Austria’s Alpine association has a series of recommendations regarding ski touring and avalanches.

Firstly, the association reminds people that ski touring is an endurance sport, so those looking to practise winter sports in Austria should stay healthy and fit. Additionally, people adventuring through the Austrian mountains (independent of the season) should carefully prepare for their trip, checking maps and online literature and hiring professionals depending on need. 

READ ALSO: How Austria’s Alpine huts are saving energy this winter

“Pay special attention to the weather forecast and plan alternative routes and checkpoints”, the Verein said. It also recommended people check the avalanche situation report: “What is the danger level, where are the danger spots, what are the current avalanche problems?”. 

Bring the proper equipment

Additionally, skiers and anyone going to the slopes should have proper equipment adapted to the winter conditions and the specific tour destination. 

According to the Alpine association, standard emergency equipment includes an avalanche transmitter, shovel and probe, first aid kit, bivouac sack and mobile phone (don’t forget that the European emergency number is 112). 

The Verein said that an airbag system increases chances of survival and that all equipment should be tested before the trip – and people should be familiar with using them.

Small groups

“Small groups of up to six people increase safety”, the Verein said. It recommends that people stay together in the group and inform familiar people about their destination, route and return. The ideal group size for ski tours is approximately four people.

Finally, the Austrian Alpine association tells mountain visitors to respect nature and the environment.

If you are not highly familiar with snow conditions and avalanche factors, it is always safer to stay in marked paths. 

READ ALSO: How to keep safe and avoid problems when hiking in the Austrian Alps

(Photo by Krzysztof Kowalik on Unsplash)

What to do in case of an avalanche?

If you encounter an avalanche, there are a few things that can increase your chances of survival if you are not able to move away from the danger zone, according to the skiing school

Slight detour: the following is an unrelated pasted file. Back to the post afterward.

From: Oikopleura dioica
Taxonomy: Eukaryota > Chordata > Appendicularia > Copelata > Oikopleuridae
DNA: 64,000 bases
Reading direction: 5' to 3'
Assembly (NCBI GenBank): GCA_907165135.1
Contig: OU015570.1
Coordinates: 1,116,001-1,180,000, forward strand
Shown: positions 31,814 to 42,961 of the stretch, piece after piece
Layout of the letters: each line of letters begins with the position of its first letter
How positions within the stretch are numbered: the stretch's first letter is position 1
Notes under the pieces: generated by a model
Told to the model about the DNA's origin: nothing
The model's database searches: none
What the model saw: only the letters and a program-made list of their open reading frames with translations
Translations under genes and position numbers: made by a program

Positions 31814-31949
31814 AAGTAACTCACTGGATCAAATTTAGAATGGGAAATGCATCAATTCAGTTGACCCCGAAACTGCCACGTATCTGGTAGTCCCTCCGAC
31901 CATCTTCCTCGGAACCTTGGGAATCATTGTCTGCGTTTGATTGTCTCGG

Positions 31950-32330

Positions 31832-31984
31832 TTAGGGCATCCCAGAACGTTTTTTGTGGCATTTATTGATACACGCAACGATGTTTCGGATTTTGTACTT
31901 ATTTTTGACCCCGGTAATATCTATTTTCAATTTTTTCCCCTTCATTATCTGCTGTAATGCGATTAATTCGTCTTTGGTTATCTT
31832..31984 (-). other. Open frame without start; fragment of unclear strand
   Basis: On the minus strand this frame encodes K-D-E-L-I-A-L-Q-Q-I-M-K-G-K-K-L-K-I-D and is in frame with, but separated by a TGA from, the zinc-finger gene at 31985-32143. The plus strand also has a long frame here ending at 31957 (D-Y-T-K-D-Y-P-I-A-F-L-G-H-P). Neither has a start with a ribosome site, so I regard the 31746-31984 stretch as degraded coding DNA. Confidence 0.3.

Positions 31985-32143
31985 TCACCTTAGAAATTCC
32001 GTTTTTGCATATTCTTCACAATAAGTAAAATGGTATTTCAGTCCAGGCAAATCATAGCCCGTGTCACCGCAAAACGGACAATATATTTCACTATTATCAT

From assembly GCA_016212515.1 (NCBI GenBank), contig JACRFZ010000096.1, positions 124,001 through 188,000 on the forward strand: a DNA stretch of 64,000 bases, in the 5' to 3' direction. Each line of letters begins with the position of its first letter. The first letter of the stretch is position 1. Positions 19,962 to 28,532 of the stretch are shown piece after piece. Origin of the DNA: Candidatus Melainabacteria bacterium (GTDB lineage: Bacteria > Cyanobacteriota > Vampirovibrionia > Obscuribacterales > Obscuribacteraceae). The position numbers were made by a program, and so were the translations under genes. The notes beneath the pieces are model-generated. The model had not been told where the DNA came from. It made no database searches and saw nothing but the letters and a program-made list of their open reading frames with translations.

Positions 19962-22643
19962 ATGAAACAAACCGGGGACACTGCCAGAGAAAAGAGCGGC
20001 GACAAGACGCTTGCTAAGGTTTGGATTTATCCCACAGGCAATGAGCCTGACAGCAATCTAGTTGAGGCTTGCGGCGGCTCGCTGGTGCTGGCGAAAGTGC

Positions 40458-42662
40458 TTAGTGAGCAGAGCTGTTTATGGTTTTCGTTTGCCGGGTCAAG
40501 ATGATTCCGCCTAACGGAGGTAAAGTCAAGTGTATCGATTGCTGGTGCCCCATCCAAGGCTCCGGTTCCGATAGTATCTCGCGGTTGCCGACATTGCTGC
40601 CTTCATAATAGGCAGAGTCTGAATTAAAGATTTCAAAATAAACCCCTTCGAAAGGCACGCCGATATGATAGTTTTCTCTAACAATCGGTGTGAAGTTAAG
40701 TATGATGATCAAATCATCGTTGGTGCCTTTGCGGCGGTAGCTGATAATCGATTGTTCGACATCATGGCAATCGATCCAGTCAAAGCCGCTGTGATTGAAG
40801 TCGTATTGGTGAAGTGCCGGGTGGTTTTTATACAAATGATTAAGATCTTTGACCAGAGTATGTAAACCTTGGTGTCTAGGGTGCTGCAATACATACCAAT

If you have an avalanche backpack with an airbag, release it; try to stay on the avalanche surface at all costs. It helps to do swimming movements; when you notice that the avalanche is coming to a halt, get into a crouching position and hold your fists and forearms in front of your face at a distance to create a breathing cavity; and measure your efforts when trying to free yourself, you need to try and save your strength and stay calm.

The official government of Canada has some additional tips, including keeping your mouth closed and your teeth clenched, grabbing onto anything solid such as trees and rocks, to avoid being swept away, and trying to move yourself to the side of the avalanche.  

READ ALSO: Where are the best places to go skiing in Austria?

The most important tip is to be prepared and understand the risks. Austria has several skiing and safety courses that teach and train people to assess dangers and behave safely.

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Elation and fear: Austrian Everest pioneer recounts historic climb

He's over 80, but the Austrian climber Peter Habeler -- one half of the duo that was first to scale Everest without supplemental oxygen -- is still fantastically fit and scaling mountain peaks, which he calls his "fountain of youth".

Elation and fear: Austrian Everest pioneer recounts historic climb

Many thought it impossible when he and Reinhold Messner of Italy — both Tyroleans — set out to conquer the world’s highest peak in 1978 without additional oxygen.